The newspaper clippings are arranged by subject, and they run the gamut of topics related to Cambridge history: from specific Cambridge buildings (of particular interest to the Commission), to local politics, to schools, historic riots, and Cambridge businesses.


According to Pennington, “The Globe was clipped from around 1900 until it went electronic in 1977 – it was  the first newspaper to store its content in a computer for retrieval.” The content of the clipped, indexed and filed newspaper clippings often depended on the preference of the librarian at the time.  Pennington also added that, “The city desk also had a decades-long policy of sending ephemera to the library to be added to the clipping files, and this included small photographs. Occasionally odd book chapters and magazine articles were added to the files.”


Pennington helped with the recent and ongoing transition of the Boston Globe Library’s collections to new institutions, as the Globe relocates from their Morrissey Boulevard location back to downtown Boston. Pennington was assistant librarian at the Globe when he left in 2007. The large majority of the Boston Globe clippings collection was transferred to Northeastern University — however, the Cambridge Historical Commission was fortunate enough to receive a great portion of this collection for our research files.

The newspaper clippings will be processed, cross-indexed with our architectural inventory files, and a finding aid will be created for researchers. The collection is currently not open for research.




The Archivists’ Corner: Get to know your CHC archives staff

This month, we are highlighting our fabulous archives staff here at the CHC.  Our part-time archives assistants, interns and volunteers do it all — from processing collections and writing finding aids, to cataloging the research library, taking care of fragile objects and collections materials, and promoting it all on social media.

Our first staff post features Emily Magagnosc, Archives Assistant.

Emily grew up in the Philadelphia suburbs. Her mom is a librarian and her grandma volunteered in her local public library, so clearly Emily was destined to go into libraries. She went to undergrad at Smith College in Northampton, MA, and while there she worked in the Calvin Coolidge Presidential Museum and Library, which was the best job she’d ever had and led her to apply to the Graduate School of Library Science at Simmons College. She just finished her first year there and is very excited about all of her classes.


Emily in her library cataloging corner.

Emily lives with three roommates and three cats in Brighton. The most interesting thing she has found on the job is a collection of recorded (written) confessions from the early days of the church in Northampton. When she is not archiving, she is watching Parks and Recreation on repeat, listening to loud punk music, knitting, doing inappropriate embroidery, reading,  and petting her cat, Russell.


Sushi Russell.


Russell Pt. 2.

Emily is working on cataloging the research library at the CHC. She also recently designed posters for the 2017 Cambridge Open Archives, writes blog and Instagram posts, and gets overly excited about the cool stuff in the archive. Her dream job is working in a women’s history collection like the Sophia Smith Collection at Smith or the Schlesinger Library at Harvard.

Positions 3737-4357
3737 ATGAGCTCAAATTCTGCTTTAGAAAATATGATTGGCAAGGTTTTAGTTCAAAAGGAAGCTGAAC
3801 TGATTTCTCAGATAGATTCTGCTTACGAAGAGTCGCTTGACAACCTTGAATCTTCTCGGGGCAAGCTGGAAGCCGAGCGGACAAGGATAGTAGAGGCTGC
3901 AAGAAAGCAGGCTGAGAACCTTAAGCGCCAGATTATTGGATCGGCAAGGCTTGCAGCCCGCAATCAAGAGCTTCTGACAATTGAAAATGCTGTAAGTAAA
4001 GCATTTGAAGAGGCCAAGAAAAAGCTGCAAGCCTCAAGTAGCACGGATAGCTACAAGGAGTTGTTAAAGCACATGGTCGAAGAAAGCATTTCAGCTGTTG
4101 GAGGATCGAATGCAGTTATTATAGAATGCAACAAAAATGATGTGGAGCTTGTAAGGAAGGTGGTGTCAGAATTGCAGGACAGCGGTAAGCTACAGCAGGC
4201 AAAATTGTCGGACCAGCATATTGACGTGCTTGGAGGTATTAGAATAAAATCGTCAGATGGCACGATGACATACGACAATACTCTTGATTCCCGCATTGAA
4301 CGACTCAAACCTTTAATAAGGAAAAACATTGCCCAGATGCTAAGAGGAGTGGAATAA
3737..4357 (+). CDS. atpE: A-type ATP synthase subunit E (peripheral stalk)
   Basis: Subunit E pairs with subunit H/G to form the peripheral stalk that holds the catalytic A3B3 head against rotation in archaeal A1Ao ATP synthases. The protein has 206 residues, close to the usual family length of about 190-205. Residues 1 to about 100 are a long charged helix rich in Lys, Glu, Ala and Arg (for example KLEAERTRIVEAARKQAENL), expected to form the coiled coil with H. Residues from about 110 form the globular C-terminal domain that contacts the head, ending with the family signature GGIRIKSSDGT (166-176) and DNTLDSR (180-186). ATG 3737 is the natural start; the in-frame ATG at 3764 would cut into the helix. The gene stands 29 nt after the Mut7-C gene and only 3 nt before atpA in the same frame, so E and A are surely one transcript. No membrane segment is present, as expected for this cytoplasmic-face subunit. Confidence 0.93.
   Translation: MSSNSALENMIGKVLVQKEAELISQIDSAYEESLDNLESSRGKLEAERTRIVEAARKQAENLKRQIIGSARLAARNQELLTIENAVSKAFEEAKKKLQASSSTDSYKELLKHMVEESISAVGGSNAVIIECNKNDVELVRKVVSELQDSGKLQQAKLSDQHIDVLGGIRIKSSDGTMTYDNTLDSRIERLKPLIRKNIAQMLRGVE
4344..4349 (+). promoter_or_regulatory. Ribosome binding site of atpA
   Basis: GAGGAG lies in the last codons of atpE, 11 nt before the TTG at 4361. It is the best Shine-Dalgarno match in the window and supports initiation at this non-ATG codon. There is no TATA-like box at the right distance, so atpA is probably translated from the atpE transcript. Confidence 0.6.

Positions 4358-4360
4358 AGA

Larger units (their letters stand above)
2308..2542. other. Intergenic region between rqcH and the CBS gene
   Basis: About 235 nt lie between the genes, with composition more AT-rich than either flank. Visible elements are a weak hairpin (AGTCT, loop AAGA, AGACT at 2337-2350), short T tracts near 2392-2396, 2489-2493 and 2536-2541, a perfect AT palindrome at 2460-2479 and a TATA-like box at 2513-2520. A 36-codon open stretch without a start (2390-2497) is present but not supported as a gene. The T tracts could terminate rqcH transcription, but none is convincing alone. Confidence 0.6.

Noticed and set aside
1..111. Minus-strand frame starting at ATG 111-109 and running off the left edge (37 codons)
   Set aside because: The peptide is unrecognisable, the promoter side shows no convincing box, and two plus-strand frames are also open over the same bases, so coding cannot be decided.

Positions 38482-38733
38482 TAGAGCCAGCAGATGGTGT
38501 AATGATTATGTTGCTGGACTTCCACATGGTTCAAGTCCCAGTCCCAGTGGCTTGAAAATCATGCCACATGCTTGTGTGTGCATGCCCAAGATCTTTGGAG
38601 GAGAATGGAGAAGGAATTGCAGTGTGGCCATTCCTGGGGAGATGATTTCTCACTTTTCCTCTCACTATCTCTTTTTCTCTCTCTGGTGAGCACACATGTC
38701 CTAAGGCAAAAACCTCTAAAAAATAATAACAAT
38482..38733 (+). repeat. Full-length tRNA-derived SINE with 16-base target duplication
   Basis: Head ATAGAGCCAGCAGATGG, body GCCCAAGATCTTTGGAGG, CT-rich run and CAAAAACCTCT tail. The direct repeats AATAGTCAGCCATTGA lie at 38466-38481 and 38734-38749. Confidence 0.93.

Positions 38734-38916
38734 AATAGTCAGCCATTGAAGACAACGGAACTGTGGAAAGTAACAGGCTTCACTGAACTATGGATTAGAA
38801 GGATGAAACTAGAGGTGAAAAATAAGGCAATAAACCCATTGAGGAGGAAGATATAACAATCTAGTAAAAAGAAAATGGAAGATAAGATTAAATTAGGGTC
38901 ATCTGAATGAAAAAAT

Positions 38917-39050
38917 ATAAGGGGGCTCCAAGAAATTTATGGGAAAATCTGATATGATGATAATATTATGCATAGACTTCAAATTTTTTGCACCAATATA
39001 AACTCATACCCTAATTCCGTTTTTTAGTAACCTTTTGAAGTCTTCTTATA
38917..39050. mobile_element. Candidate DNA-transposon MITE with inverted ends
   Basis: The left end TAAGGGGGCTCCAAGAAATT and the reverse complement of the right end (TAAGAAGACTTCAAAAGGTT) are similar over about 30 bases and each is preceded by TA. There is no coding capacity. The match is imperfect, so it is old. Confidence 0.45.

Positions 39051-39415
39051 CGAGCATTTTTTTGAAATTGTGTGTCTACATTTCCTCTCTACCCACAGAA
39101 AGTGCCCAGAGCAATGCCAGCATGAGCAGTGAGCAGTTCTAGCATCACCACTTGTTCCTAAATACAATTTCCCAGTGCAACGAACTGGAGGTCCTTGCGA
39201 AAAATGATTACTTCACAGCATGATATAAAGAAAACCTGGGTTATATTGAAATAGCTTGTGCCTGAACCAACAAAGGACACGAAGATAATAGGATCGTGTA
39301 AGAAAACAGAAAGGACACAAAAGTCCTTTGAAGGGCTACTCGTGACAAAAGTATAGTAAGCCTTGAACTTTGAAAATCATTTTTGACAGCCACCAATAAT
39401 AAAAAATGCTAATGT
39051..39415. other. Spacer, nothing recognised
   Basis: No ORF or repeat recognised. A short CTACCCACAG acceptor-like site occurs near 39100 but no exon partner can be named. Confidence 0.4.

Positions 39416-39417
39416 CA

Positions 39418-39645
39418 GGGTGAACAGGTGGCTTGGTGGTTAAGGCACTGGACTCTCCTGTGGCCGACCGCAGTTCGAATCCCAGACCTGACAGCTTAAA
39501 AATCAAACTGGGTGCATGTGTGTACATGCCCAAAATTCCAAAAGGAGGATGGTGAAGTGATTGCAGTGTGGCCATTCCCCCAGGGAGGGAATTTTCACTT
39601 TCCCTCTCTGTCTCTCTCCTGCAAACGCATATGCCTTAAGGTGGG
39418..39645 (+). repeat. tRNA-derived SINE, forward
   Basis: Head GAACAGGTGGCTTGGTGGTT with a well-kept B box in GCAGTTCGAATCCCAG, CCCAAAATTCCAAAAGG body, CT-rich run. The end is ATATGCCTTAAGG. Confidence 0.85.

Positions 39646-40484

A print from the William Galvin Collection, one of many architectural drawings and designs that Emily cataloged and photographed over the past several months.

Cambridge Open Archives 2017: Living & Dying in Cambridge

Join us for the 9th Annual Cambridge Open Archives, June 19-22, 2017! 

This event is FREE but registration is required. Sign up here.

What is Open Archives? For four days, seven Cambridge repositories and special collections will open their doors to the public to showcase some of their most interesting materials — and the tales that go along with them. This year, our participants will present collections materials that fit with the theme of “living and dying in Cambridge.”

Our participants this year: Mount Auburn Cemetery, The Peabody Museum of Archaeology & Ethnology at Harvard University, the Harvard Semitic Museum, Longfellow House – Washington’s Headquarters, The Cambridge Historical Society, The Cambridge Room (Cambridge Public Library), and the Harvard Art Museums Archives.

The Ellis & Andrews Real Estate Collection

For the past several weeks, our Spring 2017 Simmons archives intern, Chun Yu Tsui, has been working on re-processing the Ellis & Andrews real estate collection. This collection was donated to the CHC in 1994 by Helen Moulton, owner and president of the Ellis & Andrews real estate firm from 1979-1994.

As part of the re-processing project, Chun Yu has reorganized the first two boxes from the collection; mainly, changing a box of real estate correspondence from chronological order to alphabetical order. Since so many of the letters received by Ellis & Melledge (the original company name) mentioned specific streets and addresses for sale, we thought reorganizing the correspondence alphabetically would be much easier for researchers.

In addition to finding out about the history of the oldest real estate firm in Cambridge, researchers might now be interested in finding information on the history of their home or building lots. The reorganization of the real estate correspondence will now allow researchers to search for their street or address by name.

Below, read about the collection and Chun Yu’s experience reprocessing a huge box of correspondence from 1893-1896.

Background on Ellis & Andrews*

Established in 1888, the firm of Ellis & Andrews was Cambridge’s oldest real estate company.  First located at 910 Main Street (now Massachusetts Ave.) in Quincy Square, it was founded by William Rogers Ellis as the Ellis Real Estate & Insurance Company.  In 1893, Cambridge native Robert Melledge joined the firm, which was renamed Ellis & Melledge, it moved to the Lyceum Building (now the Harvard Cooperative Society).  In 1903 William Ellis died and Melledge extended partnership to Ellis’s son, Benjamin Pierce Ellis.  Two years later Benjamin left the company to work independently, and in 1913 Melledge moved his firm to its present location in the Brattle Building at 4 Brattle Street, Cambridge.  In 1917 Robert Melledge died and Benjamin Ellis returned to succeed his father.  In 1920 he joined Cambridge real estate veteran Edward A. Andrews in business and the firm became Ellis & Andrews.  Seven years later Edward Bowditch joined the company as an agent; by 1928 he was a co-owner.  Edward Andrews died in 1936, and the firm was subsequently renamed Ellis & Bowditch.  His son, Dwight Andrews, continued to work as an agent until he was called to duty in World War II.  After the war, Dwight Andrews returned and the firm was again called Ellis & Andrews.  In 1955, Andrews became sole owner; in 1961 John Norris joined as a partner; and in 1979 Helen Moulton bought the agency and became the president.  The agency lost its independent status when it merged with another firm in 1994.